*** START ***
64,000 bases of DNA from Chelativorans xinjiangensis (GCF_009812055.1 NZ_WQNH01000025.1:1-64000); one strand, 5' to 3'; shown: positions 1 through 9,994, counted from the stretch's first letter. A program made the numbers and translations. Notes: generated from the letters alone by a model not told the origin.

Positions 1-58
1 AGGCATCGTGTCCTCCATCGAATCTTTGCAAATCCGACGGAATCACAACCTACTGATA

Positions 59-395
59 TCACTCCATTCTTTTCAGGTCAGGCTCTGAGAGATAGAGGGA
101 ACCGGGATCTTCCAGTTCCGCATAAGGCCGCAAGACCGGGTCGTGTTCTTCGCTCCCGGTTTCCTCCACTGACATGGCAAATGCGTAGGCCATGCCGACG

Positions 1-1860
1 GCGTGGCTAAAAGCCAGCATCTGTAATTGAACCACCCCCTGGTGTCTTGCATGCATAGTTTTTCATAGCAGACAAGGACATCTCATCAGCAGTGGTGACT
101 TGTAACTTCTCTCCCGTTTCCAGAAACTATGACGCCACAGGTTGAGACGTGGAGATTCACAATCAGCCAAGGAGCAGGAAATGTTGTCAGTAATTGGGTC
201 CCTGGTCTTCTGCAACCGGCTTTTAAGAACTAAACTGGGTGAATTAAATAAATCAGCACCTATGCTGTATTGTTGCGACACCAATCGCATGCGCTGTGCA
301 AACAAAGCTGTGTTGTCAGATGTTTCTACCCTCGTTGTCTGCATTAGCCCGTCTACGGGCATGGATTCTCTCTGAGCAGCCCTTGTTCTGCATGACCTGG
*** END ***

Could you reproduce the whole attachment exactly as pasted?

64,000 bases of DNA from Chelativorans xinjiangensis (GCF_009812055.1 NZ_WQNH01000025.1:1-64000); one strand, 5' to 3'; shown: positions 1 through 9,994, counted from the stretch's first letter. A program made the numbers and translations. Notes: generated from the letters alone by a model not told the origin.

Positions 1-58
1 AGGCATCGTGTCCTCCATCGAATCTTTGCAAATCCGACGGAATCACAACCTACTGATA

Positions 59-395
59 TCACTCCATTCTTTTCAGGTCAGGCTCTGAGAGATAGAGGGA
101 ACCGGGATCTTCCAGTTCCGCATAAGGCCGCAAGACCGGGTCGTGTTCTTCGCTCCCGGTTTCCTCCACTGACATGGCAAATGCGTAGGCCATGCCGACG

Positions 1-1860
1 GCGTGGCTAAAAGCCAGCATCTGTAATTGAACCACCCCCTGGTGTCTTGCATGCATAGTTTTTCATAGCAGACAAGGACATCTCATCAGCAGTGGTGACT
101 TGTAACTTCTCTCCCGTTTCCAGAAACTATGACGCCACAGGTTGAGACGTGGAGATTCACAATCAGCCAAGGAGCAGGAAATGTTGTCAGTAATTGGGTC
201 CCTGGTCTTCTGCAACCGGCTTTTAAGAACTAAACTGGGTGAATTAAATAAATCAGCACCTATGCTGTATTGTTGCGACACCAATCGCATGCGCTGTGCA
301 AACAAAGCTGTGTTGTCAGATGTTTCTACCCTCGTTGTCTGCATTAGCCCGTCTACGGGCATGGATTCTCTCTGAGCAGCCCTTGTTCTGCATGACCTGG